papers.ssrn.com [PDF]
… College, Carnegie Mellon, the Chicago Quantitative Alliance, the London School of Economics, the NASD … the author(s) and not necessarily those of the National Bureau of Economic Research … should buy stocks after an event occurs, in anticipation of a short squeeze (Section VI …

Go down fighting: Short sellers vs. firmsGo down fighting: Short sellers vs. firms
academic.oup.com [PDF]
… College, Carnegie Mellon, the Chicago Quantitative Alliance, the London School of Economics, the NASD … the author(s) and not necessarily those of the National Bureau of Economic Research … should buy stocks after an event occurs, in anticipation of a short squeeze (Section VI …

Minsky and modern financeMinsky and modern finance
jpm.pm-research.com [PDF]
… College, Carnegie Mellon, the Chicago Quantitative Alliance, the London School of Economics, the NASD … the author(s) and not necessarily those of the National Bureau of Economic Research … should buy stocks after an event occurs, in anticipation of a short squeeze (Section VI …

The economics of treasury securities marketsThe economics of treasury securities markets
www.aeaweb.org [PDF]
… College, Carnegie Mellon, the Chicago Quantitative Alliance, the London School of Economics, the NASD … the author(s) and not necessarily those of the National Bureau of Economic Research … should buy stocks after an event occurs, in anticipation of a short squeeze (Section VI …

Collateral and short squeezing of liquidity in fixed rate tendersCollateral and short squeezing of liquidity in fixed rate tenders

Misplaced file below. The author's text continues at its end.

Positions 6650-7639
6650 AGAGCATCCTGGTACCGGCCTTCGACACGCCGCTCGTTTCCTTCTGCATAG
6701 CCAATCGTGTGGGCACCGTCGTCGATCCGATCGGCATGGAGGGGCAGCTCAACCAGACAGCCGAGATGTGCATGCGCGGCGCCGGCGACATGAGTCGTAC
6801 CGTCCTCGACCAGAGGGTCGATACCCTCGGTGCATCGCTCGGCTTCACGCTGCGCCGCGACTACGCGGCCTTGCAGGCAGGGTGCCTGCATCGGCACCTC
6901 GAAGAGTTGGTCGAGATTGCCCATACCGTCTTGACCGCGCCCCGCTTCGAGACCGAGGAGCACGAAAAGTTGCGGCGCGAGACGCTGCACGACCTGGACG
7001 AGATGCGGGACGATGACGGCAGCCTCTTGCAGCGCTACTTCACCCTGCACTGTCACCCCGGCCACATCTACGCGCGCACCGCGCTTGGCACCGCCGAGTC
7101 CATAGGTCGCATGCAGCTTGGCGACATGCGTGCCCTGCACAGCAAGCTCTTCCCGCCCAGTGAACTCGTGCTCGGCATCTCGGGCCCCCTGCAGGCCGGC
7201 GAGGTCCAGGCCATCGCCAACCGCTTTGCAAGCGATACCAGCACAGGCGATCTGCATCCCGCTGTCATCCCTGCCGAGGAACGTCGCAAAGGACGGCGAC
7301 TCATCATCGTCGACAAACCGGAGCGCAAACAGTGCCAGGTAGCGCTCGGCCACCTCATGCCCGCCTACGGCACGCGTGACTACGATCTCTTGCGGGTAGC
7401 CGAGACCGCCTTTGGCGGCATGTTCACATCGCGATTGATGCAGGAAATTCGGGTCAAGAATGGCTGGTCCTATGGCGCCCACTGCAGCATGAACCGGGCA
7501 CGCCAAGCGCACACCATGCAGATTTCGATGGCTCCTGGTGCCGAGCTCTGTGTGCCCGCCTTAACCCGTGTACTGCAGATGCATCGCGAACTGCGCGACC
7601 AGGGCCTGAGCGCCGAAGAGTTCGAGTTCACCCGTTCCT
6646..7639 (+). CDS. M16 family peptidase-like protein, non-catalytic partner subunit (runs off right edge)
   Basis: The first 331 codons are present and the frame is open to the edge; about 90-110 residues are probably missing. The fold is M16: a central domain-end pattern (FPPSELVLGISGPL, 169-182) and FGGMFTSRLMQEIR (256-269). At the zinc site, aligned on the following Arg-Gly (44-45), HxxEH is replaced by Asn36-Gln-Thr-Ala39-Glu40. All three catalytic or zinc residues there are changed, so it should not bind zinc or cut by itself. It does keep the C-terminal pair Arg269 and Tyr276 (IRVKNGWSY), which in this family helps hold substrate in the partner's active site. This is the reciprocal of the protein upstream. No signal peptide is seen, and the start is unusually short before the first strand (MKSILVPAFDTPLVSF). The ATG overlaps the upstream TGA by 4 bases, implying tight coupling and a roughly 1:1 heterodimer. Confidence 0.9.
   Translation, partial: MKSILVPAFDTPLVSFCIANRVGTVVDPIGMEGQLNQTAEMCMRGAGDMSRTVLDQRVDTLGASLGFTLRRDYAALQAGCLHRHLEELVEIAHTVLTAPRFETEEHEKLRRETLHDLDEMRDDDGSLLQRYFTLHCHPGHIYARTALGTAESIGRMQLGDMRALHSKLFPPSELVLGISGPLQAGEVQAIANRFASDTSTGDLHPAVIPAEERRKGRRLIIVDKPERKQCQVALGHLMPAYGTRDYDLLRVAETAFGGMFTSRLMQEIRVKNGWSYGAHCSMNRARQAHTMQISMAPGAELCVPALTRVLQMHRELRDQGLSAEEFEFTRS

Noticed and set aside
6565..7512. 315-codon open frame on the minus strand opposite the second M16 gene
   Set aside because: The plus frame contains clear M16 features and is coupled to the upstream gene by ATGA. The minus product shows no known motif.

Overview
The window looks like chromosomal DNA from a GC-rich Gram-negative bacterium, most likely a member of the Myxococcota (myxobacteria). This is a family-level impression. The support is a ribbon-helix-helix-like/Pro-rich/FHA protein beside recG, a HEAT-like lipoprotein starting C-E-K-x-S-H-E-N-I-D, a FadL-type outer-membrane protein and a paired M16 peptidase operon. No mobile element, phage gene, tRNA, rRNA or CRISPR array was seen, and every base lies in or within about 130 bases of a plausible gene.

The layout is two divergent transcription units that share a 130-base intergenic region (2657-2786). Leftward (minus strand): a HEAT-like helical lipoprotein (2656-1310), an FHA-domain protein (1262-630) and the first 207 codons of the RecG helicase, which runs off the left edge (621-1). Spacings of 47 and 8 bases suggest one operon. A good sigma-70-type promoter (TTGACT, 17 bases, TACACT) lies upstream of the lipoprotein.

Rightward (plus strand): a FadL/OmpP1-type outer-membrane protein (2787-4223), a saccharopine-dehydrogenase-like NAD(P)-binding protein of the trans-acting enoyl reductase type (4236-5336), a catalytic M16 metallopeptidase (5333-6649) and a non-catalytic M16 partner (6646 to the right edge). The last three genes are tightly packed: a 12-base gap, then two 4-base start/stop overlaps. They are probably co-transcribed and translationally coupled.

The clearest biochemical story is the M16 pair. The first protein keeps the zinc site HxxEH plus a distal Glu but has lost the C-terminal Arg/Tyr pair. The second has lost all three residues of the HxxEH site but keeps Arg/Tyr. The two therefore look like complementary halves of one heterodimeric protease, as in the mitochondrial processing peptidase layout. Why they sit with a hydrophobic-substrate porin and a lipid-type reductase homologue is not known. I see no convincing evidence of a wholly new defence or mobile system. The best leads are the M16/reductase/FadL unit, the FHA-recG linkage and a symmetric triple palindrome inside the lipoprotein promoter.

www.sciencedirect.com [PDF]
… College, Carnegie Mellon, the Chicago Quantitative Alliance, the London School of Economics, the NASD … the author(s) and not necessarily those of the National Bureau of Economic Research … should buy stocks after an event occurs, in anticipation of a short squeeze (Section VI …

The Short Squeeze: The'Invisible'Cost of Short SalesThe Short Squeeze: The'Invisible'Cost of Short Sales
papers.ssrn.com [PDF]
… College, Carnegie Mellon, the Chicago Quantitative Alliance, the London School of Economics, the NASD … the author(s) and not necessarily those of the National Bureau of Economic Research … should buy stocks after an event occurs, in anticipation of a short squeeze (Section VI …

Multiple unit auctions and short squeezesMultiple unit auctions and short squeezes
academic.oup.com [PDF]
… College, Carnegie Mellon, the Chicago Quantitative Alliance, the London School of Economics, the NASD … the author(s) and not necessarily those of the National Bureau of Economic Research … should buy stocks after an event occurs, in anticipation of a short squeeze (Section VI …

Short Squeeze Uncertainty and SkewnessShort Squeeze Uncertainty and Skewness